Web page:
The IPKat brings tidings of an OHIM decision, displaying something of a lack of knowledge on the part of the Board of Appeal as to how the English language works.
Ascot Racecourse Limited applied to register a figurative sign, consisting of the words ROYAL ASCOT, a crown figurative element, and the words “since 1771” as a CTM for various items of clothing. Royal Ascot is the name of a prestigious annual race meeting that takes place annually at the Ascot racetrack in Ascot, Berkshire, in the UK. Ascot Karl Moese GmbH opposed the application for the clothing that the racecourse had applied for, but not for footwear. Its opposition was based on its ASCOT mark, which was registered in Germany for ties. The Opposition Division rejected the application both for clothing, and for footwear, even though footwear had not been contested. The racecourse appealed, arguing in particular that the ASCOT mark was not particularly distinctive, since it was descriptive of a type of tie, and this reduced the likelihood of confusion between the ASCOT mark and the applied-for mark.
The Board partially allowed the appeal, finding:
- The racecourse had been right to argue that, if the earlier mark was non-distinctive, this could have an impact on how the conflicting marks were perceived and whether there would be a likelihood of confusion. While it was true that, according to the dictionary, “ascot” was a common word in the English language for a sort of necktie, it was the perception of consumers in Germany, and not in England that was relevant. The racecourse had presented no evidence that the word “ascot” had this meaning in German and thus that the average German consumer would see “ascot” as a generic designation for ties, rather than as a brand name. It appeared that the earlier ASCOT mark was validly registered in Germany, and so it was deemed to enjoy an average level of distinctive character.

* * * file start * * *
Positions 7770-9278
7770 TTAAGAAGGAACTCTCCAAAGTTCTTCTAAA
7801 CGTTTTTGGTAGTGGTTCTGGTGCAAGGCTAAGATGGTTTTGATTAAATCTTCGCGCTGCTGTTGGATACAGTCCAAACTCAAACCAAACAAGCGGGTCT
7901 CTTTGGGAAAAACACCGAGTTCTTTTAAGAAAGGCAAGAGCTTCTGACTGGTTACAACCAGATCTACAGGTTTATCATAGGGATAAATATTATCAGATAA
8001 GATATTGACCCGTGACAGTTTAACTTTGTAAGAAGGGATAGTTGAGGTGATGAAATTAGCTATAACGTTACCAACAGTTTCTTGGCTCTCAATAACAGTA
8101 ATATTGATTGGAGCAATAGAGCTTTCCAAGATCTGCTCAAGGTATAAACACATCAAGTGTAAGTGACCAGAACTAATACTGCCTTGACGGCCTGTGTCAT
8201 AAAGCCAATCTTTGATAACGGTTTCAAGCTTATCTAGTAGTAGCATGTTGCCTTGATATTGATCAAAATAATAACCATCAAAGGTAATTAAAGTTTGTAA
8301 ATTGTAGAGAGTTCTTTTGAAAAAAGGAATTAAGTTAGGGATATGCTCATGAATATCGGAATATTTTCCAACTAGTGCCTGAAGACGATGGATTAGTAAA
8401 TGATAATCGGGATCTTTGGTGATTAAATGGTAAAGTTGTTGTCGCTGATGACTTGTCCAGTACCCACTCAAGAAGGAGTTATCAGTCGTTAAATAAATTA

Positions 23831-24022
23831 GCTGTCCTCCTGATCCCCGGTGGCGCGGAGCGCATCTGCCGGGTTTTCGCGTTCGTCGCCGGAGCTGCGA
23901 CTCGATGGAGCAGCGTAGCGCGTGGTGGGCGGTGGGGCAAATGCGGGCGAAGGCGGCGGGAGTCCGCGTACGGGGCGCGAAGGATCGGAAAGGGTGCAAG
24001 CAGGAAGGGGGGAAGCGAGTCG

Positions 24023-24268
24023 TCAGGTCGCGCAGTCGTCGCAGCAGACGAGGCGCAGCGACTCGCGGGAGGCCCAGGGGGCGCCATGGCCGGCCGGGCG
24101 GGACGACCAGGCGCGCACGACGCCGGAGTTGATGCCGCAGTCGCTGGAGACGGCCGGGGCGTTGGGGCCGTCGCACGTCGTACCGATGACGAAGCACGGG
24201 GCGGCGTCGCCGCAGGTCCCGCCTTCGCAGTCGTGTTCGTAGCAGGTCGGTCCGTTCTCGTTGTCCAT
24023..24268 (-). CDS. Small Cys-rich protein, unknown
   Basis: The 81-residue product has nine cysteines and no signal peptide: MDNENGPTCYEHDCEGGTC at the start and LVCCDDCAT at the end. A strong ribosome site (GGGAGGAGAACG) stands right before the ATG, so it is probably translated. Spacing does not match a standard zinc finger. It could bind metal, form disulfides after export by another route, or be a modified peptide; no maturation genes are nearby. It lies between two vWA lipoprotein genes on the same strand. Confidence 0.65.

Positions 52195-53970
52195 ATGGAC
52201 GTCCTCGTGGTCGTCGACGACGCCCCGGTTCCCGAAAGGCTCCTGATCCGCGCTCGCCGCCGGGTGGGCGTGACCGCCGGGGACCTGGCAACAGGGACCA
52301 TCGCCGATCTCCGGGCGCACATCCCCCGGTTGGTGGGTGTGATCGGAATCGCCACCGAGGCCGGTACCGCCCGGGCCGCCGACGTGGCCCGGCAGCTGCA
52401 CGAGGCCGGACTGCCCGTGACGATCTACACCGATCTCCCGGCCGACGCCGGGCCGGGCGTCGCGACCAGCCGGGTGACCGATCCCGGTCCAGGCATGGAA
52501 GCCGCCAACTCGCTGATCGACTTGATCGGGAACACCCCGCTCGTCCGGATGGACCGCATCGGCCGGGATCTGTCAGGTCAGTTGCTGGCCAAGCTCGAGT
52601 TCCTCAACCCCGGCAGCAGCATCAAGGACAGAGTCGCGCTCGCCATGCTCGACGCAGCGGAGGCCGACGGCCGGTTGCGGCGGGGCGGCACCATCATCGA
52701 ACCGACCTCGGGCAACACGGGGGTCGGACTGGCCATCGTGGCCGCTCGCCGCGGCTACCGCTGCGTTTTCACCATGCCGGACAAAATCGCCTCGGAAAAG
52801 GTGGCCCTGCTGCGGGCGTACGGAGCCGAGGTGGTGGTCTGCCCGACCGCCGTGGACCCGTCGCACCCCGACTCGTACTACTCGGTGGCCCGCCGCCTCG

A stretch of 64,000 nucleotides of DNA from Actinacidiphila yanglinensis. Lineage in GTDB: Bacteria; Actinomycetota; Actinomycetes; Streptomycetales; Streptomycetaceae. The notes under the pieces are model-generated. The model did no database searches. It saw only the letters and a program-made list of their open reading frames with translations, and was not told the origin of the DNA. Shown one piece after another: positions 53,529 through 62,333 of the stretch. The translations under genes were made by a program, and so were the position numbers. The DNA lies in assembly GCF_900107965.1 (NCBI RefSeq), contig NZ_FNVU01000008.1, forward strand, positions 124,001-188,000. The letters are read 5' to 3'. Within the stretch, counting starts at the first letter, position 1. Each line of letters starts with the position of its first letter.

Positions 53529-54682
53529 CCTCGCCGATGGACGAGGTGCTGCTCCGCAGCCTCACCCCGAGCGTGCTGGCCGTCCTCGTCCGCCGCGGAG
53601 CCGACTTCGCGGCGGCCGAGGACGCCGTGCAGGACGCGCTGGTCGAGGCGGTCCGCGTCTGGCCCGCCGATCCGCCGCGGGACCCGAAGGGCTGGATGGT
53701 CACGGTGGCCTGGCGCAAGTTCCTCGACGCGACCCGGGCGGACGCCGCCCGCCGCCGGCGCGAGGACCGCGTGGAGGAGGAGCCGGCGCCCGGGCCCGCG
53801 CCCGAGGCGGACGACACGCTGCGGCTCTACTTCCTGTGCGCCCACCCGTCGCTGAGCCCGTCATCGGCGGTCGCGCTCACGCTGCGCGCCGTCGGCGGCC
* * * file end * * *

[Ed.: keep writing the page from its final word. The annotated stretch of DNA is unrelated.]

- The fact that consumers would associate the ROYAL ASCOT mark with an English city and with horseracing did not rule out the likelihood that consumers who had been exposed to the use of ASCOT on ties would be confused if they saw the ROYAL ASCOT MARK on the same or similar items.
- The differences between the two marks were not very distinctive, and would not outweigh the similarity caused by the presence in both marks for the word ASCOT. In fact, it was implicit in the racecourse’s argument that the word ASCOT was the dominant element of its mark since the mark and the horseracing event were based on the same name and the horseracing event was well-known under the ASCOT name. Conceptually the marks were similar because, if German consumers were not familiar with the meaning of the ASCOT term as a generic word for a type of tie or as the name of the horseracing event, they would only see the use as meaning a brand of tie.
- German consumers would likely be confused on seeing the applied-for mark used for ties, and also for cravats and scarves since they were sold in the same outlets and made of the same material as ties. Also, both were worn around the neck.
- Confusion was unlikely between the ASCOT mark as registered for ties and the ROYAL ASCOT MARK as applied for for items of clothing other than ties, cravats and scarves. Ties are accessories, rather than clothing per se and unlike clothing, they are not intended to cover the body. One could not wear a tie instead of other clothing articles and clothing and ties tended to originate from different manufacturers.
- AKM could not rely on rights in its corporate name, Ascot Karl Moeses GmbH, to prevent the registration under Art.8(4) of the CTMR since the Karl Moeses element of that name was as distinctive as the Ascot element.